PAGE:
'The Bodyguard' ('Tak Kung Ye Ye'/'Wo De Te Gong Ye Ye'): Film Review

Courtesy of Irresistible Films
Melodrama drives action man to distraction.

Sammo Hung directs and stars in an action-drama about a retired soldier's last baddie-bashing hurrah before succumbing to dementia.

Revolving around a retired soldier's forced return to action, The Bodyguard could have been a cracking Chinese response to RED. Rather than parading his own massive presence and his trademark derring-do action choreography, Hong Kong action-comedy auteur Sammo Hung has instead relinquished the controls of his first directorial effort in nearly two decades to a screenplay drenched with cliched mobsters, maudlin melodrama and a plot with red herrings aplenty.

First and foremost a production geared for the mainland Chinese market — Jiang Jun's script was a winner at the Beijing Film Festival's project market — The Bodyguard is markedly devoid of the zany humor which defined Hung's work as a filmmaker in his 1980s heyday, or the manic physicality which he has continued to offer to other people’s movies as an action choreographer.

While Hung's moves could still be discerned by just the handful of fights scattered throughout the film — all of them unfolding in slow-motion and stuttering editing — fans expecting awe-inspiring melees or a climactic "reunion" of the Yuen Clan kung-fu stalwarts as promised on the publicity material will be disappointed. (Yuen Biao, Yuen Wah and Yuen Qiu do not share any screen time together in their cameos, with none of them raising even a finger in their very brief appearances.)

Trading under the much cuddlier title of My Special Agent Grandpa, The Bodyguard has served its domestic markets well, having taken $25.7 million in China during its opening weekend. It might perform less well beyond its national borders, however, among foreign niche audiences than more hard-hitting action fare like SPL2: A Time for Consequences.

A collage of black-and-white footage of Chinese soldiers in practice, on the march and in service, the film's opening credits serves as an introduction to the background of Ding (Hung), once a member of the country's elite military squad. While a younger version of his is shown in the sequence protecting Richard Nixon during his visit to China in 1973, Ding now leads a lonely life in a non-descript city in the Chinese-Russian borderlands, having cut himself off from his family after losing his granddaughter in a walkabout years ago.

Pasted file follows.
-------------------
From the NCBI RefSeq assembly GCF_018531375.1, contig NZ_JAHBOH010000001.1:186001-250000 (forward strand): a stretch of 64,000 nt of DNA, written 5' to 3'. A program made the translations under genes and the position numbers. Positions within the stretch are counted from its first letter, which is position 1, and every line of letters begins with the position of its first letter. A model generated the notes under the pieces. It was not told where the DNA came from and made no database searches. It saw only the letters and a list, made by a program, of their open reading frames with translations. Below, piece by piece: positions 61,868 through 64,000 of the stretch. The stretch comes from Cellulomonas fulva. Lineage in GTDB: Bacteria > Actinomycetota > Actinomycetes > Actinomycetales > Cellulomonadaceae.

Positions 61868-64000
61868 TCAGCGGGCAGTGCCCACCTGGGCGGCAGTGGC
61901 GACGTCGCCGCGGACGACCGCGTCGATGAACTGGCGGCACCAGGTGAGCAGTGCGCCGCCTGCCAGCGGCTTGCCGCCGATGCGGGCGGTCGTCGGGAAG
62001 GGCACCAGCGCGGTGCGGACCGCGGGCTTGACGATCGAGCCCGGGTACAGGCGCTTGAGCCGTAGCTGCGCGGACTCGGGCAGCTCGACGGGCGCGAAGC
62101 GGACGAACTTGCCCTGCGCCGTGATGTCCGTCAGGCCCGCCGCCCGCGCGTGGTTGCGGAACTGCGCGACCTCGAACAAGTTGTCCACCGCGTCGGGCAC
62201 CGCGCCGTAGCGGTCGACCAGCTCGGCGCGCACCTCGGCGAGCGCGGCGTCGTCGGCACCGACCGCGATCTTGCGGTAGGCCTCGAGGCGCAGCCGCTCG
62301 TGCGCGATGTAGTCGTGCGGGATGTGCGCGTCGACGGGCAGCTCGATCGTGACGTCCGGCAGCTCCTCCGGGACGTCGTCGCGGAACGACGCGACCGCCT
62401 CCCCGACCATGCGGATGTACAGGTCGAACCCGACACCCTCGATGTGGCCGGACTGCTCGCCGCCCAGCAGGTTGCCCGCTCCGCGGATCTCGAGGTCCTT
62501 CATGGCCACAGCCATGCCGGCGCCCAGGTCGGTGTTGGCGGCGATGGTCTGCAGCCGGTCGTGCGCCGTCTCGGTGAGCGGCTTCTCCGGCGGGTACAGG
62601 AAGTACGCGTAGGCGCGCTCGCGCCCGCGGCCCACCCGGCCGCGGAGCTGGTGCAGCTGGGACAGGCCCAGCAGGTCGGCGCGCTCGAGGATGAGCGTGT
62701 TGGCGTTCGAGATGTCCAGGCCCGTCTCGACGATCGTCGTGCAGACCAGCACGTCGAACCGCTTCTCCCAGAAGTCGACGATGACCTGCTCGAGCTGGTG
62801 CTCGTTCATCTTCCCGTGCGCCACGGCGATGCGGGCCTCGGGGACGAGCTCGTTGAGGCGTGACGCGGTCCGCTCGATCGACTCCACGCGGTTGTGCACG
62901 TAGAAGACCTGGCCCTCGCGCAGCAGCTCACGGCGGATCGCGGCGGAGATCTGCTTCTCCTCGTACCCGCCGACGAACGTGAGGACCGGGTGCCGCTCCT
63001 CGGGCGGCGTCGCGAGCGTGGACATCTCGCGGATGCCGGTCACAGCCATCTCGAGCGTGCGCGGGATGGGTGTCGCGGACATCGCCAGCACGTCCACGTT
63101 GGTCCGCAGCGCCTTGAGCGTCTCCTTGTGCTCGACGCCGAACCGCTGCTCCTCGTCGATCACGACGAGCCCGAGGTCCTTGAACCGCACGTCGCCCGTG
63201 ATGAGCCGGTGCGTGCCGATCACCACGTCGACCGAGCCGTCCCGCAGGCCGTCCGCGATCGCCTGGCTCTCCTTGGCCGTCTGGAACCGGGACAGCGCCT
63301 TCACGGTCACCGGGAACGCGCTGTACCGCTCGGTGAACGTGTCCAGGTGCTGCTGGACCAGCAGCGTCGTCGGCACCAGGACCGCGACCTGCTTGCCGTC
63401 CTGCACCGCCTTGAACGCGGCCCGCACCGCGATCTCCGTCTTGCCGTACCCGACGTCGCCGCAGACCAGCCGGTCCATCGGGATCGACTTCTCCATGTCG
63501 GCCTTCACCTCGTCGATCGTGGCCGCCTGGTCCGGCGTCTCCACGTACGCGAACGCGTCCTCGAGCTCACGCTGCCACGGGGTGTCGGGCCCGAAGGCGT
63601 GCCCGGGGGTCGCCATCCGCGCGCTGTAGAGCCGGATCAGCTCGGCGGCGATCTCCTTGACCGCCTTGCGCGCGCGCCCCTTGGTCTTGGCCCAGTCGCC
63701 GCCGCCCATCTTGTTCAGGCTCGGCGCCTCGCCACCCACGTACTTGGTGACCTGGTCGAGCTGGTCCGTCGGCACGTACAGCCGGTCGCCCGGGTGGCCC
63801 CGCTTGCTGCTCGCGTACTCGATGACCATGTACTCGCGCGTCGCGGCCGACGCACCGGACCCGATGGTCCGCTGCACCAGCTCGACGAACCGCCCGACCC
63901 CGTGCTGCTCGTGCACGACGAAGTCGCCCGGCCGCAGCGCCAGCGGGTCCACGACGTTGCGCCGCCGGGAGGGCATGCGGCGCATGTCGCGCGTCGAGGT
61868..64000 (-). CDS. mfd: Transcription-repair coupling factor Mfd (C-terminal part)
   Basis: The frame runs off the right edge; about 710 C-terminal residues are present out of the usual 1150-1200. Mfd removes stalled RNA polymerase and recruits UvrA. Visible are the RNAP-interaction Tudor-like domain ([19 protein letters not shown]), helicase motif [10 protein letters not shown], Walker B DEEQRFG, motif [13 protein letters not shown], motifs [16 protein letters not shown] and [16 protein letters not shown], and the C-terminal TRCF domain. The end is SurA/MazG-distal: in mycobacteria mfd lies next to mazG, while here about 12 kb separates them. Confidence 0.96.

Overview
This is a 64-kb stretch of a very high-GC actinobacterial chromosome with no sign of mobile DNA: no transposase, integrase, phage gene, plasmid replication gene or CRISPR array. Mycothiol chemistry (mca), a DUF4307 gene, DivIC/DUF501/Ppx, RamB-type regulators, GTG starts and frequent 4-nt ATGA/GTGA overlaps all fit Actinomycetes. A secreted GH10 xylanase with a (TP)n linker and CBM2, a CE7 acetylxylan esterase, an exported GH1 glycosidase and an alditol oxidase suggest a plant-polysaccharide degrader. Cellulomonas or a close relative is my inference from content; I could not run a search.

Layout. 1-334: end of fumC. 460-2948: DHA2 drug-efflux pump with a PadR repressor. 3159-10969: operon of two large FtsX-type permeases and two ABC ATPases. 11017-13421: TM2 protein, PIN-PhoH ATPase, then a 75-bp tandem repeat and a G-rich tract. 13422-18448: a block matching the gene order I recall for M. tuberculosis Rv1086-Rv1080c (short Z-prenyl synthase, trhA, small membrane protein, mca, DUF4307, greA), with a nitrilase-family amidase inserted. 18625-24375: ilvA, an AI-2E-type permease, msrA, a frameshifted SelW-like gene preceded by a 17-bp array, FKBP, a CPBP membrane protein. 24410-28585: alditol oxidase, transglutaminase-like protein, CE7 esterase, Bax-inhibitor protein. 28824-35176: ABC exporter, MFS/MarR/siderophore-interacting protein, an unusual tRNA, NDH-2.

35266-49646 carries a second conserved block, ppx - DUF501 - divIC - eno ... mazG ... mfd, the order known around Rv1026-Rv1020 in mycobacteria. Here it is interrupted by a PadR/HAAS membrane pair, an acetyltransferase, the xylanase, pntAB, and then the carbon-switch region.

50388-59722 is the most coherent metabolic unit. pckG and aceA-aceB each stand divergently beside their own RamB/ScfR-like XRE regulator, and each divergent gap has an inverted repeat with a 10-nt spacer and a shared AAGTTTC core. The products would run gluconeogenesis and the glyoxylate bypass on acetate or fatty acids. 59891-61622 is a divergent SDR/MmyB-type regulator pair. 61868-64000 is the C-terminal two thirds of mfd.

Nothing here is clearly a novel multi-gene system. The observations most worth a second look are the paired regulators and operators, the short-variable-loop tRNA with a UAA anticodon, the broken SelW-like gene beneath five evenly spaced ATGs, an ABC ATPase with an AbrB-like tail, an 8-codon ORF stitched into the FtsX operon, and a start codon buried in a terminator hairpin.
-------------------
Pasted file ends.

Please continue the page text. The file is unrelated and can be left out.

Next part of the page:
Ding's tragedy — outlined through a tonally jarring mawkish voiceover and child-like doodles — is brought about by the onset of Alzheimer's disease. His anguished existence is lit up only by the frequent interventions of the adoring neighbor Park (Li Qinqin), and the mischievous antics of Cherry (Jacqueline Chan), a schoolgirl living next door with his hard-drinking gambler of a father.

The scumbag is played by Hong Kong megastar Andy Lau, who happens to be one of the film’s producers — so instead of the “guest appearance” he is slated to deliver, he instantly hijacks the proceedings for a good 20 minutes with a run-in with his debtors, a high-speed heist across the border in Vladivostok and a bombastic exit in which he entrusts Cherry to Ding’s care before succumbing to a heroic death.

This proves to be just one of the many digressions leading The Bodyguard astray. Rather than tracking Ding’s last bone-crushing hurrah as a killing machine awakened from his dementia-induced slumber, Jiang’s script delivers as much whimsy melodrama as possible in between those sporadic brawls with over-the-top Chinese and Russian baddies.

But the gentle giant’s trauma is never fully realized, and his exchanges with Park, Cherry or his other neighbors (including the Greek chorus of retirees played by Tsui Hark, Dean Shek and Karl Maka) fall flat in filling the blanks about Ding’s personality. Neither an action-fueled spectacle nor an emphatic story about the psychological struggle of a has-been grappling with a receding memory, The Bodyguard is perhaps best left forgotten as an odd, thundering dud in Hung’s long career as Hong Kong’s premier martial arts auteur.

Production companies: Irresistible Films in a co-presentation with Edko Films, Focus Films, Good Friends Entertainment, Edko (Beijing) Distribution, Shanghai Tencent Penguin Culture Entertainment, BDI Films
Cast: Sammo Hung, Andy Lau, Jacqueline Chan, Feng Jiayi, Li Qinqin
Director: Sammo Hung
Screenwriter: Jiang Jun
Producers: Bill Kong, Andy Lau, with Chan Pui-wah, Ivy Ho, Liu Erdong
Executive producers: Bill Kong, Andy Lau, Hugh Simon, TP Lim, Sun Zhonghuai, Hao Li
Director of photography: Ardy Lam
Production designer: Pater Wong
Costume designer: Boey Wong
Editor: Kwong Chi-leung
Music: Alan Wong, Janet Yung
International sales: Edko Films

In Cantonese/Mandarin

Not rated, 99 minutes

 

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